WoZ pokerfaced
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Re: turn of the century

Post by Erik_Kowal » Mon Sep 19, 2011 7:32 am

You are technically right, Harry -- 2000 was the last year of the 20th century, but the prevalent desire to attach some kind of symbolic importance to a new numerical prefix before the digits that signify the years of the decade trumped mathematical logic. This was probably amplified by the issue of the Y2K software problem, as well as the eagerness of marketers to exploit the opportunity of being able to stick the 'New Millennium' label onto their offerings.

Anyway, I mainly wanted to suggest that the logical twin of 'turn into the XX century' would be 'turn from the XX century', referring to the transition at the end of a given century to its successor.

For example, whereas 'turn into the 20th century' would signify the transition from the 19th century to the 20th, 'turn from the 20th century' would signify the transition from the 20th century to the 21st. A few Google hits at my space/time coordinates (numbering in the low tens) for the search term "turn from the 20th century" have applied the expression in this sense.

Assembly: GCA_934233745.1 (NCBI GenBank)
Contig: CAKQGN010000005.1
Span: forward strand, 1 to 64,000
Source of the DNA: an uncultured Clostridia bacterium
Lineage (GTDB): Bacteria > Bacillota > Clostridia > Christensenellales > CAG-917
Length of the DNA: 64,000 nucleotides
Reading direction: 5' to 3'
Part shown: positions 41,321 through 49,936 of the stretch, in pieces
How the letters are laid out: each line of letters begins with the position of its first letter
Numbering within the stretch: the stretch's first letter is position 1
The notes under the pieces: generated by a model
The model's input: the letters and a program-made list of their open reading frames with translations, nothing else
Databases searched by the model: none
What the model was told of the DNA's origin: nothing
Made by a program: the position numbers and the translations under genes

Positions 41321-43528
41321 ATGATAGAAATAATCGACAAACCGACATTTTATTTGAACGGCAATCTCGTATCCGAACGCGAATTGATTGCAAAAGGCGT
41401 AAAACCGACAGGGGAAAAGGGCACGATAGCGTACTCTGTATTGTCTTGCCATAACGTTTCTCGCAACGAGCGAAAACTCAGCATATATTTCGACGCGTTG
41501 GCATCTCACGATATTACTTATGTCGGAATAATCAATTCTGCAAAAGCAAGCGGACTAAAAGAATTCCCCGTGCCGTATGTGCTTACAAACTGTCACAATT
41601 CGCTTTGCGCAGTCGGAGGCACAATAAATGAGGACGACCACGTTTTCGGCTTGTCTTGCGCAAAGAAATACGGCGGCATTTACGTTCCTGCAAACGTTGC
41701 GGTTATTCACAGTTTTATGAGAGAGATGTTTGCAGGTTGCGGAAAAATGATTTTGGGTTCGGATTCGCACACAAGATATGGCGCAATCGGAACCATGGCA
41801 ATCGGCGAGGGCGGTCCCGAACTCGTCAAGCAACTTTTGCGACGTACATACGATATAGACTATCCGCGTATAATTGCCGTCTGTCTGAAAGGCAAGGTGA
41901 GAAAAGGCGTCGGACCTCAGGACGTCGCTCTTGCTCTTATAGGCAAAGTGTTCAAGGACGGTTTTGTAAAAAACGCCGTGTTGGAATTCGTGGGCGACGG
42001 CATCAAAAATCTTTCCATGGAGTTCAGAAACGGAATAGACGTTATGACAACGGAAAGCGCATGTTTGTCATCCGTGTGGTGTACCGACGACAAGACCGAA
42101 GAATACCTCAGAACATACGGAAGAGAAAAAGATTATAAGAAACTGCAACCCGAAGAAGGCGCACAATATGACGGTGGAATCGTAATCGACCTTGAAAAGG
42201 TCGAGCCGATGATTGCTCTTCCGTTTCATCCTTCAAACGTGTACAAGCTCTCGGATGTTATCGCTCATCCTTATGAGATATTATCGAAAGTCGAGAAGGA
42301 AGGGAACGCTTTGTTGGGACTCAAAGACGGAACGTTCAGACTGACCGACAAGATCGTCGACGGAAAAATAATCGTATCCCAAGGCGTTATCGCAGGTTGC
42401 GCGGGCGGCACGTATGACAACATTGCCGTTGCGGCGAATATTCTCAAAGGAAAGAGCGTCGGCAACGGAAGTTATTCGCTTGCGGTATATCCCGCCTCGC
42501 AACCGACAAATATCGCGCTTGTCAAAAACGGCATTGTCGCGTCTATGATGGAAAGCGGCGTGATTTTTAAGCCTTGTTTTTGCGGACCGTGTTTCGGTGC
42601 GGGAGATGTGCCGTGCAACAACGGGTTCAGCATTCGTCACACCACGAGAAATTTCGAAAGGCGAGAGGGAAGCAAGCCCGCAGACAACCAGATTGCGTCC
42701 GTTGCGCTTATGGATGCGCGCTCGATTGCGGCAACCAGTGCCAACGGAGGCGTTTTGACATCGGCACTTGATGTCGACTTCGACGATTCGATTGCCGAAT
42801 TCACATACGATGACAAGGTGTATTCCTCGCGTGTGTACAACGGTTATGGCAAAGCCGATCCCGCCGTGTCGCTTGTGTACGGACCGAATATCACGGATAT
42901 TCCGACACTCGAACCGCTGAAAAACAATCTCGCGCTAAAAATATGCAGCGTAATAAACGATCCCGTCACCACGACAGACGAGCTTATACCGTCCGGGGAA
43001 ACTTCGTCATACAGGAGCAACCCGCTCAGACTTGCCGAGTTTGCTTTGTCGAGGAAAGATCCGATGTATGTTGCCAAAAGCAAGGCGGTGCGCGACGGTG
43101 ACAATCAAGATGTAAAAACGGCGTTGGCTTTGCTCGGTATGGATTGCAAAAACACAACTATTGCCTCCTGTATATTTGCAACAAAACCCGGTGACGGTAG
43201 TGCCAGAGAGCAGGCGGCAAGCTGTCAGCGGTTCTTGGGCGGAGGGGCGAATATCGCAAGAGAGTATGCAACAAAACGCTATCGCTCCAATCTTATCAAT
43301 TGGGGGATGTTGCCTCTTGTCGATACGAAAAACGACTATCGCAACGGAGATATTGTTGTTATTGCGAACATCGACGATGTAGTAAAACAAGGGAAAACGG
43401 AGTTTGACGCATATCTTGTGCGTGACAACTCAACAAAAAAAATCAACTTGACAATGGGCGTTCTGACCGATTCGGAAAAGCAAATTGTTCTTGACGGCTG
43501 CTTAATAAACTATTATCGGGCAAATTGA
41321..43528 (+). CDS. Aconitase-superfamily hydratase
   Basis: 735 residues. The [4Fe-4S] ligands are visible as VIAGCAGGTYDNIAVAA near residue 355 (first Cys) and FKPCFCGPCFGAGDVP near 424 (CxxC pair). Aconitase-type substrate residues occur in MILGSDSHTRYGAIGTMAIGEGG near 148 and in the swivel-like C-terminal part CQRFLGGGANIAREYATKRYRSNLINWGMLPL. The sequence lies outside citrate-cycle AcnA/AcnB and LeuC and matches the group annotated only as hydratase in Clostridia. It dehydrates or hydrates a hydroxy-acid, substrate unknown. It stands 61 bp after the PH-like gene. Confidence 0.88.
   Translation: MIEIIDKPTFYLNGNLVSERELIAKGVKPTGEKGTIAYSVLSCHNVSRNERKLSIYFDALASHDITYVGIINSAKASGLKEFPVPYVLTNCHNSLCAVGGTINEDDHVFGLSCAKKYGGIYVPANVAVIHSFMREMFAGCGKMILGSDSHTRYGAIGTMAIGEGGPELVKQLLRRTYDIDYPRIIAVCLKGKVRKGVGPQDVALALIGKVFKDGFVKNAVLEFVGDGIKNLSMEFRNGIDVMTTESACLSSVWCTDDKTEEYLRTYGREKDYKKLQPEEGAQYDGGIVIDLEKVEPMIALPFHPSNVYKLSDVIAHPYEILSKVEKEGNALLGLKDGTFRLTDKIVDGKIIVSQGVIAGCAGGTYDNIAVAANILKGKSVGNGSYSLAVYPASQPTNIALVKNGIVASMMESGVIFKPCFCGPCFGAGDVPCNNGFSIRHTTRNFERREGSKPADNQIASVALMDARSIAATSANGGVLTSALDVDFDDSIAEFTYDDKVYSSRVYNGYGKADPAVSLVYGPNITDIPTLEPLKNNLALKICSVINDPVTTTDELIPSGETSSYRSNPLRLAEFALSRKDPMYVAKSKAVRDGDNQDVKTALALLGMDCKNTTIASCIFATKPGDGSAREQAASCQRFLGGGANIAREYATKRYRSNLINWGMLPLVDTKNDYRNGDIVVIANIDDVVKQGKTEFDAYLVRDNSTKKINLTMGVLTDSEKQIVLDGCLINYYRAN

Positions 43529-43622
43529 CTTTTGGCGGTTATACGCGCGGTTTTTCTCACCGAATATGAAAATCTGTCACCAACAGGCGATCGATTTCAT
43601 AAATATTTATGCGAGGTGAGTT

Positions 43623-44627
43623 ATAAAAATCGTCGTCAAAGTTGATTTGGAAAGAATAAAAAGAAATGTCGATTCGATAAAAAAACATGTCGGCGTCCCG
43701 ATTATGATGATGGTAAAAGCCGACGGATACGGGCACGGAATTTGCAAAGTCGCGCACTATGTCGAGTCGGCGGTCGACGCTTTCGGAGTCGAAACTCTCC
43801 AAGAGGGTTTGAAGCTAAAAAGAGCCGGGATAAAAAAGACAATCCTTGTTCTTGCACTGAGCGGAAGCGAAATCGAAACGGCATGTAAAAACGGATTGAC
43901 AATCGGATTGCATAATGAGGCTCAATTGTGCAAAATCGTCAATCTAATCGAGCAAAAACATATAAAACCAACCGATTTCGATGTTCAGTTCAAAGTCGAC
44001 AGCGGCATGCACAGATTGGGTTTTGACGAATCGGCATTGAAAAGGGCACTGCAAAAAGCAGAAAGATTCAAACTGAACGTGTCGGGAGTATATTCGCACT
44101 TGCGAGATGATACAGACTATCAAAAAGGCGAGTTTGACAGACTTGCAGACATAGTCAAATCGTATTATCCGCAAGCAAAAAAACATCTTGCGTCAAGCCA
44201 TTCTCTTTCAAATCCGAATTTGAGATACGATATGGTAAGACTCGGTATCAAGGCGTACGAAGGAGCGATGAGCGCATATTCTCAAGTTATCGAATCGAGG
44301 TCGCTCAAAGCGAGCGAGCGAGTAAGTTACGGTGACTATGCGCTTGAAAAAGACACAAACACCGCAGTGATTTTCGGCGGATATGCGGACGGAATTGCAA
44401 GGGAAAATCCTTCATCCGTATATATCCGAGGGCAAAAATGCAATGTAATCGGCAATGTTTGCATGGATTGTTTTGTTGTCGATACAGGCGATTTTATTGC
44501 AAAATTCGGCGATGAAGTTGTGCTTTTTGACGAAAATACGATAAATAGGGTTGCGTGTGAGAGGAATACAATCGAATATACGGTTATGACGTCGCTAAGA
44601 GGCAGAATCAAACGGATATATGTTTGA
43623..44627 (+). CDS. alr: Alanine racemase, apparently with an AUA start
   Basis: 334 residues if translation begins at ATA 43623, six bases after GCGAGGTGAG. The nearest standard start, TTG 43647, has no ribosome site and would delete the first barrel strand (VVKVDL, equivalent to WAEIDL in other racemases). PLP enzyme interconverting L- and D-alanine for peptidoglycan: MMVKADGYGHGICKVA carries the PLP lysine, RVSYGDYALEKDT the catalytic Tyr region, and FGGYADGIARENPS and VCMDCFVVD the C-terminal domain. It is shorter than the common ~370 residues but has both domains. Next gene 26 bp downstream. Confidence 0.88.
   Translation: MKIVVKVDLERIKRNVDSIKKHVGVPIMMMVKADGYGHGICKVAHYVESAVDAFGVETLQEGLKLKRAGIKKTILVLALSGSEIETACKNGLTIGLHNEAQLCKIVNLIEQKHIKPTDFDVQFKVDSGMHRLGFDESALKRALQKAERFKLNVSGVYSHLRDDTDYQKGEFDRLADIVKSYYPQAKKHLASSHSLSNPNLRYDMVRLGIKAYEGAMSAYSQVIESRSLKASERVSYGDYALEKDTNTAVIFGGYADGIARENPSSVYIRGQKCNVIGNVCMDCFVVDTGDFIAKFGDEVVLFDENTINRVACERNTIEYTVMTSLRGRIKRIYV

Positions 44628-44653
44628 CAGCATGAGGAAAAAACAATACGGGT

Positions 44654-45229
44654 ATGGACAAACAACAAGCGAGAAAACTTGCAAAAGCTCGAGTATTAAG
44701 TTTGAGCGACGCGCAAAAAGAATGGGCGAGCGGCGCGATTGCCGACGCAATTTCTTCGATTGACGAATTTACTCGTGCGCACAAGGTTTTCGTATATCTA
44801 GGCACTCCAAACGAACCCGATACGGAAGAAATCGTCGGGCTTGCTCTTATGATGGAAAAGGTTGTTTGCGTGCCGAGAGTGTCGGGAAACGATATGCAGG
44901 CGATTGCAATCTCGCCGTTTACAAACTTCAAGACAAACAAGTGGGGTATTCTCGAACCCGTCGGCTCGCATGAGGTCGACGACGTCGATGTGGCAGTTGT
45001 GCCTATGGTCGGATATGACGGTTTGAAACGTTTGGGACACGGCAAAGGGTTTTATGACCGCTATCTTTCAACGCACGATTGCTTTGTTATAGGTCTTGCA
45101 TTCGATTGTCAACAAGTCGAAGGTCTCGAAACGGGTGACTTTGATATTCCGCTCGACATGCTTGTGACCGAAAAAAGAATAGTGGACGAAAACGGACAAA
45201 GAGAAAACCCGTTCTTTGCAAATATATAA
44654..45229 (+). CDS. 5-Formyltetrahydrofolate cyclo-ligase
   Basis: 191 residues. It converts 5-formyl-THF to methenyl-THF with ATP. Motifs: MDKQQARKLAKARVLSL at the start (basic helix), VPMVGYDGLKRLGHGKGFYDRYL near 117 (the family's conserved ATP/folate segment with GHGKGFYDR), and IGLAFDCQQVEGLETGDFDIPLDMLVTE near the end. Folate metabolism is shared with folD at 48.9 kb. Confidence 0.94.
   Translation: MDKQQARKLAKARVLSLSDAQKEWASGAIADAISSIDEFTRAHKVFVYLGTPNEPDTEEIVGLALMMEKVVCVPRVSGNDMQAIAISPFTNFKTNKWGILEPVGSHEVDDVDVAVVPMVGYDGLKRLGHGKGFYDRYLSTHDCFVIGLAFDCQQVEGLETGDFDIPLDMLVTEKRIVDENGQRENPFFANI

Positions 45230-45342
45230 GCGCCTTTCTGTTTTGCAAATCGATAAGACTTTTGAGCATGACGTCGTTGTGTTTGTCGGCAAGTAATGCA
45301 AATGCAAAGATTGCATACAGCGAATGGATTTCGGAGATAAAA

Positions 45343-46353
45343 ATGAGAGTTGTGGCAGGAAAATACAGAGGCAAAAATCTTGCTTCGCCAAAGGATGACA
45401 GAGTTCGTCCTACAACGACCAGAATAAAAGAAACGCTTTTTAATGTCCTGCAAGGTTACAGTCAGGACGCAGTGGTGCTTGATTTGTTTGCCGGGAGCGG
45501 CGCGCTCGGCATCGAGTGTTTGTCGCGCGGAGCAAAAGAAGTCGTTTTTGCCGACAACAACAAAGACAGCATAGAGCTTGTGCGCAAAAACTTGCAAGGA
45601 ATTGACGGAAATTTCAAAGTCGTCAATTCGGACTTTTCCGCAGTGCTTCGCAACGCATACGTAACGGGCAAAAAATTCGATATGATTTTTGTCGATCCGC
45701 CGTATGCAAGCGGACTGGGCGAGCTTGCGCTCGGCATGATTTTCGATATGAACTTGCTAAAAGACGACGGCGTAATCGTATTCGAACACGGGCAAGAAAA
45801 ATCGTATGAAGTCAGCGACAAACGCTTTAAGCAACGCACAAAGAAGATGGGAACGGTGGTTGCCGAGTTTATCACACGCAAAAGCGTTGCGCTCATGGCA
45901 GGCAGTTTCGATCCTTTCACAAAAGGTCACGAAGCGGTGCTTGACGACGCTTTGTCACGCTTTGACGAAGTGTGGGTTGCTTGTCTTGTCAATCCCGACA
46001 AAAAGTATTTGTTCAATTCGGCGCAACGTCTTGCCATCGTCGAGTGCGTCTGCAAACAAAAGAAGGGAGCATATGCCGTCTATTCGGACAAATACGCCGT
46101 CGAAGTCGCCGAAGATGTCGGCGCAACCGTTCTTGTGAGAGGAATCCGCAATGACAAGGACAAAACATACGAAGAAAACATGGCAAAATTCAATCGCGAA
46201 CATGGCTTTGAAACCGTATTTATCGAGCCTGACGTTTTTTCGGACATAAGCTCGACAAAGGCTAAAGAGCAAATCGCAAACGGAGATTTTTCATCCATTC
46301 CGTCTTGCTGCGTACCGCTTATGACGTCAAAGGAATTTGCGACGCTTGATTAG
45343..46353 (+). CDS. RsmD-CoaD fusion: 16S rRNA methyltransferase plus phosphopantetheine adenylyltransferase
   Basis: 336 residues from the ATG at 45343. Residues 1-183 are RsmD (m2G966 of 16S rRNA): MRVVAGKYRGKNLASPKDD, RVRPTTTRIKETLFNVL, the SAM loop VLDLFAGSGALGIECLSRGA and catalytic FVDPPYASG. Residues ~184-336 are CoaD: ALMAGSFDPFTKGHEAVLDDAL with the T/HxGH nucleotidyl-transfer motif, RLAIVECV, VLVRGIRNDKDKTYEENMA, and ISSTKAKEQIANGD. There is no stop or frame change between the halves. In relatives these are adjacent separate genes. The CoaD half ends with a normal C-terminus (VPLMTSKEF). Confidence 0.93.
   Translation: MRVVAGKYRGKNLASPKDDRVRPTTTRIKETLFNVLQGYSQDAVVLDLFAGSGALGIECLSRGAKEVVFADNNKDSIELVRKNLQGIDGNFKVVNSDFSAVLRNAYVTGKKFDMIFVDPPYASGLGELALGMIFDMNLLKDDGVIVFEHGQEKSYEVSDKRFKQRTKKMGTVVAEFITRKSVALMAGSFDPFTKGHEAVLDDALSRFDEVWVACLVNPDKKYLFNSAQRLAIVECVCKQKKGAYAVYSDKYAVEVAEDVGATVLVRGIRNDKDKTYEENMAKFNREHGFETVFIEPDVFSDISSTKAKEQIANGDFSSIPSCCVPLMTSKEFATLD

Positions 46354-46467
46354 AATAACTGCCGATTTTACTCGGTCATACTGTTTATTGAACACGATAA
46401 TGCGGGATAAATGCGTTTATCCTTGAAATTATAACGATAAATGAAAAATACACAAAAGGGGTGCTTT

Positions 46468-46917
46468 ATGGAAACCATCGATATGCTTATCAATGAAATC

(Following the logic of my reply to Harry, the year referred to by the expression 'turn from the 20th century' (or 'turn of the 21st century') was 2000 if you mean the turn from the 1900s to the 2000s, and 2001 if you mean the turn from the 20th century to the 21st century. It's a subtle distinction, and hence contains much scope for confusion.

Perhaps because the mathematical concept of zero was not as well embedded when the concept of the century or millennium was getting established as it is today, by convention the A.D. period did not begin with the year zero, but with the year 1. Had it been otherwise, the ambiguity or uncertainty concerning which year actually marks the start of a decade / century / millennium would presumably not exist today.)